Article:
The promise of a new dawn by South Africa’s president Cyril Ramaphosa, that includes fixing state parastatals, power firm Eskom and South African Airways (SAA), could take longer than planned after their chief executives quit within a week of each other.
Investors say the CEOs’ resignations could slow the implementation of turnaround plans seen as critical to shoring up confidence in Africa’s most industrialised economy, which has for years struggled to grow and whose last investment-grade credit rating is hanging by a thread.
Since becoming president in February 2018, Ramaphosa has pledged to woo investment, create jobs and tackle deep-rooted corruption.
The roles at Eskom and SAA are some of the most challenging in corporate South Africa, with fierce disagreements over how the companies should operate, meaning it will be difficult to find replacement leaders quickly.
Both have received government bailouts in recent years but executives say that financial support was insufficient.
Frustrated Eskom CEO
Eskom is choking under 440 billion rand ($30.3 billion) of debt — equivalent to around 9 percent of South Africa’s 2018 gross domestic product — and this year implemented some of the worst power cuts in several years. It said last month that CEO Phakamani Hadebe would step down in July for health reasons.
But two sources close to Hadebe told Reuters that another reason for his departure was that he felt frustrated at being excluded from important decisions affecting the utility.
Ramaphosa has appointed a raft of advisors to come up with solutions to Eskom’s woes and has preferred to listen to their views rather than consult Hadebe, the sources said.
Insufficient support at SAA
SAA CEO Vuyani Jarana wrote in his resignation letter last week that his plans to revive the loss-making airline were being undermined by a lack of state funding and too much bureaucracy.
Jarana, who will leave SAA at the end of August, told Reuters in a May 2018 interview that government funding was critical to fixing the airline.
Hadebe and Jarana had both been in their roles for less than two years when they resigned, a common trend at South African state firms.
“The revolving-door policy at key state-owned enterprises does little to instil investor confidence,” said analyst Shaun Murison at IG Markets.
“The government needs to understand that if it wants these companies to be run properly, then it needs to create an environment where the new CEOs can function,” said Pavel Mamai, partner at fund manager ProMeritum.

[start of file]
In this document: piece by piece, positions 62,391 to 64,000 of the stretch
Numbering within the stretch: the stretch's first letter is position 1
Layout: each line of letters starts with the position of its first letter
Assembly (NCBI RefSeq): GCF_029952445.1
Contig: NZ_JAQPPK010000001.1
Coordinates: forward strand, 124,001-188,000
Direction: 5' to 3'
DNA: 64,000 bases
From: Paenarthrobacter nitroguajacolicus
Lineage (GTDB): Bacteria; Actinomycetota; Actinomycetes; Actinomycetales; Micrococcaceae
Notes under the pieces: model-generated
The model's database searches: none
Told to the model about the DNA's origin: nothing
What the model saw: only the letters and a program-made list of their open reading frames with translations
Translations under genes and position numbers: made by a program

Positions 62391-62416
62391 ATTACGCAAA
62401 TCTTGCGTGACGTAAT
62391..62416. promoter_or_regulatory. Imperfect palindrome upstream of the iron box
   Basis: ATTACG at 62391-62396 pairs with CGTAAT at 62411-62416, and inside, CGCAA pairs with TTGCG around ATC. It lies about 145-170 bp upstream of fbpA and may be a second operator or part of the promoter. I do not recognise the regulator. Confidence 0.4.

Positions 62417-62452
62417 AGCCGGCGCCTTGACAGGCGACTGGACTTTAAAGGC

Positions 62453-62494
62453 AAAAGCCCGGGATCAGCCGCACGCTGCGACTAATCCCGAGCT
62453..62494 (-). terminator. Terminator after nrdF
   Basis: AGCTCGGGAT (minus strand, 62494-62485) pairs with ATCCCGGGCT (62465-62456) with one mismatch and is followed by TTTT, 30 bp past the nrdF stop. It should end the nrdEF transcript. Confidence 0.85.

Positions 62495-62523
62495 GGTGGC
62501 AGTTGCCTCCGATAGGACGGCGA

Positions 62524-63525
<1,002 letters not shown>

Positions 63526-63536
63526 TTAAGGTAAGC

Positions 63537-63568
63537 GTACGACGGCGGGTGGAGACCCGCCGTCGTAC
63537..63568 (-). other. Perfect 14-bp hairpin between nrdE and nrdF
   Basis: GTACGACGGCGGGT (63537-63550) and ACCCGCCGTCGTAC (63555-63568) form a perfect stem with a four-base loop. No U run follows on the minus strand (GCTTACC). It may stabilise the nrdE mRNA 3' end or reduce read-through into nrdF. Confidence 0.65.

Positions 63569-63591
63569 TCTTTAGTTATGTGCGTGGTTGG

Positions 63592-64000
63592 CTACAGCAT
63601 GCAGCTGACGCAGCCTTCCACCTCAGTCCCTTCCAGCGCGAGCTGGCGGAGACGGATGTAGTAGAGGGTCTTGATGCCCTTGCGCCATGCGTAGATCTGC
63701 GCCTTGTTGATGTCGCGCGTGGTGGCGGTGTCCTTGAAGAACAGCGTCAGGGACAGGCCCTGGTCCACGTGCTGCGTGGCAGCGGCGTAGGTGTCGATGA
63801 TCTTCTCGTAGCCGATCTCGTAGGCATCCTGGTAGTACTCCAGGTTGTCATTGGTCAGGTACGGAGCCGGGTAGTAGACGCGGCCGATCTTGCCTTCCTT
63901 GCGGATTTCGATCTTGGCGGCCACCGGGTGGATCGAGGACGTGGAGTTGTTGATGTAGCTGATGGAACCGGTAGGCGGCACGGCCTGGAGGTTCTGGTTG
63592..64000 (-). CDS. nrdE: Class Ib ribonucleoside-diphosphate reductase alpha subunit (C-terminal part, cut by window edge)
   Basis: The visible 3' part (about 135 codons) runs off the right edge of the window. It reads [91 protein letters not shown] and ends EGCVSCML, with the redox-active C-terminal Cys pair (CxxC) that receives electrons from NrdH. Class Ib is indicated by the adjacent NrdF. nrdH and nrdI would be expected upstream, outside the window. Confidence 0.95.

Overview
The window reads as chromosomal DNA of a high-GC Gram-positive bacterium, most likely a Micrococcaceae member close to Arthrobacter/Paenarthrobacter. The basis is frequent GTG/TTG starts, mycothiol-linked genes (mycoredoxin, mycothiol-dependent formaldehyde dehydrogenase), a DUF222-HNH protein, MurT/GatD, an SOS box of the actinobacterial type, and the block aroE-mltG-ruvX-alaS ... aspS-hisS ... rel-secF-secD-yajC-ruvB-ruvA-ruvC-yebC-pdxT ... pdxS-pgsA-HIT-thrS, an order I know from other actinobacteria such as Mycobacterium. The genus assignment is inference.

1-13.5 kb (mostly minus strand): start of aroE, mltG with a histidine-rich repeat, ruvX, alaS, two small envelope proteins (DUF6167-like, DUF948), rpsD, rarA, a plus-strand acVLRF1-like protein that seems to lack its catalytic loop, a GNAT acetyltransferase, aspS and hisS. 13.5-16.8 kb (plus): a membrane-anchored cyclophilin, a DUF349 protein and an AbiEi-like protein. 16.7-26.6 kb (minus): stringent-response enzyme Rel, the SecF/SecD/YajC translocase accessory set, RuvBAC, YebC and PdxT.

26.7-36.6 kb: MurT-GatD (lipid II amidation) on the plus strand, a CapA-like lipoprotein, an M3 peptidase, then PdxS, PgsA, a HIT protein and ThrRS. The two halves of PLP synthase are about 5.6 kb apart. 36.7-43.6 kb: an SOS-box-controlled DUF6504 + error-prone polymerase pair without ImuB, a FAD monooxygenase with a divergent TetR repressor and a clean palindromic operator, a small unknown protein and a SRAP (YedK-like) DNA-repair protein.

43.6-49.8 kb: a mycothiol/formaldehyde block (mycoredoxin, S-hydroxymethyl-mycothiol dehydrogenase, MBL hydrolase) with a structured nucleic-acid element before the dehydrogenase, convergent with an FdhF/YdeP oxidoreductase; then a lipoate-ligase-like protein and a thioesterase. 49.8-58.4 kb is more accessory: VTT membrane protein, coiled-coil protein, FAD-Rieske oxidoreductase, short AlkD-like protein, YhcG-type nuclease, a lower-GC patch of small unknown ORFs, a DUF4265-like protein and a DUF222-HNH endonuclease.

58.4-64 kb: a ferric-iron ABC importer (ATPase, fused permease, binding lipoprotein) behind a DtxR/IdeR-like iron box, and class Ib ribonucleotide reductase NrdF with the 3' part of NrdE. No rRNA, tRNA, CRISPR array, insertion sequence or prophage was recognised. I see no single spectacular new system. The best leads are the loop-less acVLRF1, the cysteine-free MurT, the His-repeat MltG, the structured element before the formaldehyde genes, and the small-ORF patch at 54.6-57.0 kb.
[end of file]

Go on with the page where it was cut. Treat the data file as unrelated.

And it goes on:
“The CEO changes make the task of fixing Eskom and SAA more urgent.”
Hadebe’s phone was switched off when a Reuters reporter called on Monday. An SAA spokesman said Jarana was not available for comment.
What’s in store for new CEOs?
The search for replacements for Hadebe and Jarana has only just got under way.
But the new Eskom and SAA executives will face monumental challenges, which include navigating the competing interests of different sections of government and society.
Eskom and SAA report to South African Public Enterprises Minister Pravin Gordhan, a close Ramaphosa ally respected by investors for running a tight ship while finance minister but whose management style opponents call interventionist.
Gordhan’s aides told Sky News Africa on Monday that the financial and operational crises at Eskom and SAAnecessitated close attention from the minister.
They said the scale of the problems facing Eskom, which range from liquidity issues to coal quality, meant it was unrealistic to expect the CEO alone to solve them. Fiscal constraints meant the government had to opt for a “phased recapitalisation” rather than giving SAA all the money it wanted in one go, they added.
The new executives will also have to establish a close working relationship with Finance Minister Tito Mboweni, who this year likened giving state funds to Eskom to pouring water into a sieve and last year said SAA should be closed down. The airline has not made a profit since 2011.
A further complication comes from labour unions and sections of Ramaphosa’s governing African National Congress party that vehemently oppose efforts to trim the two firms’ bloated workforces.
Analysts say job cuts should be a key component of the companies’ recovery plans and that the stakes are high if those plans fail. Eskom employs roughly 48,000 people, after hiring about 12,000 additional employees in the past decade. A World Bank research report published in 2016 said it was significantly overstaffed.